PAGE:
One of the benefits that the 5G will give to the devices is the connection speed, which currently oscillates in 200 megabytes per second and which will pass up to 20 gigabytes per second, with a more stable connectivity. That represents a quantum leap in Internet speed, which will be between 100 and 1,000 times faster.

"According to the IMT-2020, the goal of the new networks is to connect up to 1 million devices per square kilometer. In order to understand the magnitude of this capacity, it is as if the state of Chiapas could host four times the number of mobile lines currently in operation around the planet, which brings implicitly an exponential increase in attacks and therefore the need to be protected against them," says the head of Allot.

According to the document, 'The Mobile Economy Latin America and the Caribbean 2018', countries such as Brazil, Argentina, Mexico, Peru, Chile, and Colombia, have been working since 2016 in tests of this technology with some local operators in their respective regions.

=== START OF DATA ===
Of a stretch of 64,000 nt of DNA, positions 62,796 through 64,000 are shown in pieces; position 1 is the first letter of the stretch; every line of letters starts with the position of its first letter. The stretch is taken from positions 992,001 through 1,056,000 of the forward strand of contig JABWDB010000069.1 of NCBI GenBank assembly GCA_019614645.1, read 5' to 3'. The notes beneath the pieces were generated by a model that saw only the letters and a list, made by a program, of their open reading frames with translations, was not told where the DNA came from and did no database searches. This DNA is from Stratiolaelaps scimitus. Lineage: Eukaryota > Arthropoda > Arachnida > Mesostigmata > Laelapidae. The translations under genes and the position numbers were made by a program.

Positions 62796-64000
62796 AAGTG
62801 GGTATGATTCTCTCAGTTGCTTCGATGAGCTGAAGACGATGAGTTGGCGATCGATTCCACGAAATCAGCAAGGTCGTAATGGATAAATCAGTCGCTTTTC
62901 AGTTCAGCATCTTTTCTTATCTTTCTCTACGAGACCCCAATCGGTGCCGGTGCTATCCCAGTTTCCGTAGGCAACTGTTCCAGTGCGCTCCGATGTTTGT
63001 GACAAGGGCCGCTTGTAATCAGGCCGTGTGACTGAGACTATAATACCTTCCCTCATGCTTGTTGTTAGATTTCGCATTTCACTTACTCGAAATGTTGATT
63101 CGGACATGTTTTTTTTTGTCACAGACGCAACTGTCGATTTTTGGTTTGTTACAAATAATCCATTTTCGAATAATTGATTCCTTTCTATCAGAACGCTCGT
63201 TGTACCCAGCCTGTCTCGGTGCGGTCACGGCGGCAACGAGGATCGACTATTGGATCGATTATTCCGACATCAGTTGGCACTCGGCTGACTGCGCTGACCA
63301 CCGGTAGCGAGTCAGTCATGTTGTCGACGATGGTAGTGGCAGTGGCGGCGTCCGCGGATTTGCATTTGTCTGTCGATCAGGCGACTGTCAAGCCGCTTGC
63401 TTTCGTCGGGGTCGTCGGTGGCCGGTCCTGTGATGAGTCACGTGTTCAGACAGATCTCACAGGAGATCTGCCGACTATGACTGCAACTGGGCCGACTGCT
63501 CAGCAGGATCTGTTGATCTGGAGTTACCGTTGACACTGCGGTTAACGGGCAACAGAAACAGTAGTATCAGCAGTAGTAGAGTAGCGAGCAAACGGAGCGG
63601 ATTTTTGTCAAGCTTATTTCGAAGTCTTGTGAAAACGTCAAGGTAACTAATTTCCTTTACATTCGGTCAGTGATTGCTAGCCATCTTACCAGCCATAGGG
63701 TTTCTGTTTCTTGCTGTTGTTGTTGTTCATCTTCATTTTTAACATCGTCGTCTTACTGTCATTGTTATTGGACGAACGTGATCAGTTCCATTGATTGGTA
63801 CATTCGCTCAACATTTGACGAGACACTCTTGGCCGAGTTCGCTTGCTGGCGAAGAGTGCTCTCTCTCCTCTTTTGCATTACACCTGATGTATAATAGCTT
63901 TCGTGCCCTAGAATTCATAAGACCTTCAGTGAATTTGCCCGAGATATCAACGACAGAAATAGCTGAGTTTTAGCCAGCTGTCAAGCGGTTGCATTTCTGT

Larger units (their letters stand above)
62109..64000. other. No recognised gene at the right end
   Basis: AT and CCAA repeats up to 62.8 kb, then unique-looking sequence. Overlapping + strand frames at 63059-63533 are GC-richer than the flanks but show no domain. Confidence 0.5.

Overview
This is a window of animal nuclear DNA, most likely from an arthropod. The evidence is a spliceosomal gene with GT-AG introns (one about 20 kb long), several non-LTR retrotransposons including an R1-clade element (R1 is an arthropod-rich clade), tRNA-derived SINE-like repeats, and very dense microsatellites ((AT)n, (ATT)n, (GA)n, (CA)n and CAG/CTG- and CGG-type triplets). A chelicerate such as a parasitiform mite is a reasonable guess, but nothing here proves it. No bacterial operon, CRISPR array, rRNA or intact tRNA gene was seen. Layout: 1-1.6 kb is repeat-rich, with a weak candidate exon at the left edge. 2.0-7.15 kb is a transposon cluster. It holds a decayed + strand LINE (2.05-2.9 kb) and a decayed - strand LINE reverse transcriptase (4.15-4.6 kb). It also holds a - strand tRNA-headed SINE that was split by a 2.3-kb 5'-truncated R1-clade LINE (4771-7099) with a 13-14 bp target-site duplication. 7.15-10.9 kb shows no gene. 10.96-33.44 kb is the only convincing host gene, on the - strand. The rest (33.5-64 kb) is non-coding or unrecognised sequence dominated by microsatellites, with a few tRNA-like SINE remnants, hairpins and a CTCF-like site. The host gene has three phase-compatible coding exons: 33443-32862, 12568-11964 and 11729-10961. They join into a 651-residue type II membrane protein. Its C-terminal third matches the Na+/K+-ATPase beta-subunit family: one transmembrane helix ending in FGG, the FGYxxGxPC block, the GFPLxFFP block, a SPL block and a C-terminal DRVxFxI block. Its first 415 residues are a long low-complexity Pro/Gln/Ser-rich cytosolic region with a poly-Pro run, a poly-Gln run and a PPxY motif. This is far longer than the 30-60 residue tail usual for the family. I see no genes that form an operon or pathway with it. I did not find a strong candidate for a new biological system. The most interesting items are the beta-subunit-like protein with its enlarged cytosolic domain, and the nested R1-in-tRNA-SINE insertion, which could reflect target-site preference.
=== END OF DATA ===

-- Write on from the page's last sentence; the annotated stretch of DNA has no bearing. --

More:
"Some operators tested 5G in high-frequency bands, above 20GHz called millimeter waves, mainly for high capacity implementations in short distances," the analysis says.

By Agencies

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With the presence of executives, authorities, and analysts from more than 40 countries, the fifth edition of the Mobile 360 ​Latin America was held this week for the second time in Mexico City.

The focus of the meeting was to analyze how Latin America can adopt the latest innovations and, at the same time, improve and expand the use of existing technologies to accelerate the digital transformation of businesses and societies.

There are four key points that should be considered in such a framework: timely release of spectrum under the right conditions; approval of consolidation to boost investments while maintaining effective competition; equivalent rules for digital service providers - that is, a level playing field for operators and Internet companies; and harmonized international policies on privacy and data protection.